Ty Segall

(Drag City)


The secret to perfecting garage rock these days is to not be too informed by the past. Ty Segall and White Fence manage to create something that sounds undeniably indebted to the genre’s mid-1960s roots while simultaneously shattering the formula, here. While other garage bands seem contented with mere imitation, Segall and Tim Presley’s erratic, genre-bending interpretation of the sound is brazenly singular and strangely absorbing.

While traditional garage rock was defined by amateurism – basic chord structures distorted through fuzzboxes and unsophisticated lyrics – Segall and Presley take the sound somewhere completely new. This is garage rock entering 2018 – abstract, playful, smart and downright odd at times. There’s a method to sounding so familiar yet so confoundingly different and the varying temperaments of the two give the record nuance and a restlessness that feels intriguingly unstable. Respectively, Presley’s direction is sleepier and abstract, while Segall’s music is wilder and unrestrained. This unison works wonderfully on ‘Joy’, particularly on ‘She Is Gold’ where leisurely introspection turns into outright chaos.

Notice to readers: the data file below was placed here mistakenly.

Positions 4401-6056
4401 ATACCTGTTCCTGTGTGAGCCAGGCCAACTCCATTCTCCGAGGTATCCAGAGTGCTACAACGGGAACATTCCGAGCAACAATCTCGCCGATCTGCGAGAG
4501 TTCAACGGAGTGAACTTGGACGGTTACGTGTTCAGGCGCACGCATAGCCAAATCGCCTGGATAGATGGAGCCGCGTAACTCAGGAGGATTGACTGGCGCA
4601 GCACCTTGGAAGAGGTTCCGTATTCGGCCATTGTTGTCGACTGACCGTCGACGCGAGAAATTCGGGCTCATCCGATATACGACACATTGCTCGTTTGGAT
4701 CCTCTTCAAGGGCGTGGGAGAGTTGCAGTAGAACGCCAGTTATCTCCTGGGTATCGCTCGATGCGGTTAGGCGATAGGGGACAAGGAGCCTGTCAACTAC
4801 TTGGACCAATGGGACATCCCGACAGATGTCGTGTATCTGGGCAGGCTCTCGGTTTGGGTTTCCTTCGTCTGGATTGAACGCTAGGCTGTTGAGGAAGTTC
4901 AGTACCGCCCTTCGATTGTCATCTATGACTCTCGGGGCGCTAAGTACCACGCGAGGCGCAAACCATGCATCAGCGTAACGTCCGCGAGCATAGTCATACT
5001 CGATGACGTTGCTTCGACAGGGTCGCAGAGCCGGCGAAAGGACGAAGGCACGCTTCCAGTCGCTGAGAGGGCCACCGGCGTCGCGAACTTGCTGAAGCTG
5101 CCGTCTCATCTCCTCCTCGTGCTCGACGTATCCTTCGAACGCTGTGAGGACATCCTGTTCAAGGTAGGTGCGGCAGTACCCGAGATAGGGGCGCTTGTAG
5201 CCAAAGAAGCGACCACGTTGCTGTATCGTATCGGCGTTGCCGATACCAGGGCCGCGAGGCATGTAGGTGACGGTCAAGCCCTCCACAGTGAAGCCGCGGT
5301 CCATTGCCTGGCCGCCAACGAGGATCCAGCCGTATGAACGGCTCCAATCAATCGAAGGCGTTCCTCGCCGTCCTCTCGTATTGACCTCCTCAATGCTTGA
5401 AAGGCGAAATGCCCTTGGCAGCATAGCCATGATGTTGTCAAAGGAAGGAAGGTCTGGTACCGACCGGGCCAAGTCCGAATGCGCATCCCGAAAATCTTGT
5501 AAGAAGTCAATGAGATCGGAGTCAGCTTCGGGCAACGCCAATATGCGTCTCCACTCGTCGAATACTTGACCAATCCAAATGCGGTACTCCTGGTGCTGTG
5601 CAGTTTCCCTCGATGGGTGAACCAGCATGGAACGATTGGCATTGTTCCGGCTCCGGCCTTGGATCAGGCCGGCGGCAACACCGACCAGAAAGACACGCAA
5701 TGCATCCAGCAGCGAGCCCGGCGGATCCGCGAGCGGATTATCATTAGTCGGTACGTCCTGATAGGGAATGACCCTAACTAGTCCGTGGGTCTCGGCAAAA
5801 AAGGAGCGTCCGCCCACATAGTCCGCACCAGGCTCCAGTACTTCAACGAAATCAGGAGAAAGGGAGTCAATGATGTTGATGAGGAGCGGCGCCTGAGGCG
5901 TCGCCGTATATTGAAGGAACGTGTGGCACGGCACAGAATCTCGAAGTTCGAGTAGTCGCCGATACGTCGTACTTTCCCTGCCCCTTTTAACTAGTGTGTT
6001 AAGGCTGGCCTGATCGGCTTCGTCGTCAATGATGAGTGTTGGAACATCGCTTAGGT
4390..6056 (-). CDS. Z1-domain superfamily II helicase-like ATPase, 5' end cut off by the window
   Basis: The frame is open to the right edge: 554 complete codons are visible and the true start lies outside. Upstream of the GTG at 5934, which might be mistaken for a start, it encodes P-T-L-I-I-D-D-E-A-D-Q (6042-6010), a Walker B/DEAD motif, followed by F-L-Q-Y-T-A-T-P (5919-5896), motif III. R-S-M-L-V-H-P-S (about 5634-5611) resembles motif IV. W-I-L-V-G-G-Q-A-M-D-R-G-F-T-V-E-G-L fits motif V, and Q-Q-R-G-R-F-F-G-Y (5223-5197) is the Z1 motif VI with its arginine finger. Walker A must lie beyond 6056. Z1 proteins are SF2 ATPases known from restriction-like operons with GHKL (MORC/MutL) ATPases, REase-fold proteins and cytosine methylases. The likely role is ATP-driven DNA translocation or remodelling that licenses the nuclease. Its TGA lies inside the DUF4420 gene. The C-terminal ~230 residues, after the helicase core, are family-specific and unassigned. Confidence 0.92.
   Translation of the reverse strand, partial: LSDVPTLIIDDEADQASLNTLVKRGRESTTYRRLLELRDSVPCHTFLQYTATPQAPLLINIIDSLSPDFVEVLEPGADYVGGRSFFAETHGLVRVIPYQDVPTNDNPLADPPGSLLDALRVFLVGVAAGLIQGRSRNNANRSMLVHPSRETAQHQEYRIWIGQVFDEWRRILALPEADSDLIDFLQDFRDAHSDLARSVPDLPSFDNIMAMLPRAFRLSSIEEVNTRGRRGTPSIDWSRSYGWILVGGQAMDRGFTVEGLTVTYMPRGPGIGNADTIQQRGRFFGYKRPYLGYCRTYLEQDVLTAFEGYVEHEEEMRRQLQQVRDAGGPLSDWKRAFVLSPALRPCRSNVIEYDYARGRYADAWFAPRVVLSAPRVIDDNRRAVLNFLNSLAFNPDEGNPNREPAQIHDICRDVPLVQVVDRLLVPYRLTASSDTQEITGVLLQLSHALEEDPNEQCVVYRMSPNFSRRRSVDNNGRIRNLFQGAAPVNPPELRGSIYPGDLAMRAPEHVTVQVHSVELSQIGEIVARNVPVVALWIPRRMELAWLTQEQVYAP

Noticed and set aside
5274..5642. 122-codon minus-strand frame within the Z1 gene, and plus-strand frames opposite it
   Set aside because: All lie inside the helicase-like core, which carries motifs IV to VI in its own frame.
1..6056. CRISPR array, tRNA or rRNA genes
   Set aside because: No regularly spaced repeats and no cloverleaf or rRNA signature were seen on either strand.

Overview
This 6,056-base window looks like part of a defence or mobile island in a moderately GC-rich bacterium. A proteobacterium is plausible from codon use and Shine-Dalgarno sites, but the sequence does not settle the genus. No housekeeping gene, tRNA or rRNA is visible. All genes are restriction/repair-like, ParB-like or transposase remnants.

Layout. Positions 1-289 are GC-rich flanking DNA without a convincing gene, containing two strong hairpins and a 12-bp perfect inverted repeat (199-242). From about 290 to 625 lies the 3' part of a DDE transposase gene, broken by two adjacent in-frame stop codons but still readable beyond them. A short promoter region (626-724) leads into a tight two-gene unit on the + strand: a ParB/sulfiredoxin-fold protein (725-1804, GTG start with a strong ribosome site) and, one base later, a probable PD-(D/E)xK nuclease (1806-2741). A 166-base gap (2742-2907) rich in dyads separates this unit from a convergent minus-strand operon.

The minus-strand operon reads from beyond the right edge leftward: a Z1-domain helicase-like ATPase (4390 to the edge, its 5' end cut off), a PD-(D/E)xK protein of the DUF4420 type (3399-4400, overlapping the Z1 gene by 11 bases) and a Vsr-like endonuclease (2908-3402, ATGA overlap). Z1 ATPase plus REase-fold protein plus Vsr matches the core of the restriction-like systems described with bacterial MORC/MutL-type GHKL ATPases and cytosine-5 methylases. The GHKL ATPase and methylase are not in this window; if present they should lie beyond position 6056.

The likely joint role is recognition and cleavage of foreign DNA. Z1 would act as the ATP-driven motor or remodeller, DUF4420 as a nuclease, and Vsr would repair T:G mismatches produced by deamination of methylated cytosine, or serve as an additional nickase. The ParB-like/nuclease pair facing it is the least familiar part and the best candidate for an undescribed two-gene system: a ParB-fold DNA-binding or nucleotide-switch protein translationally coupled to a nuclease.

The deceptive brevity works in the album’s favour, too. The 15 tracks – some no longer than 30 seconds – are over before you know it, giving you incentive to play it again and again, until every twist and turn begins to make sense. “Rock is dead,” they sing on ‘Hey Joel, Where You Going With That?’ – a tongue-in-cheek homage to Jimi Hendrix. Indeed, Ty Segall and Tim Presley sure know how to challenge that perception on ‘Joy’. For all its picking apart of rock’s history, there’s a peculiar newness to their music, and that’s a very rare thing when rock really is kind of dead.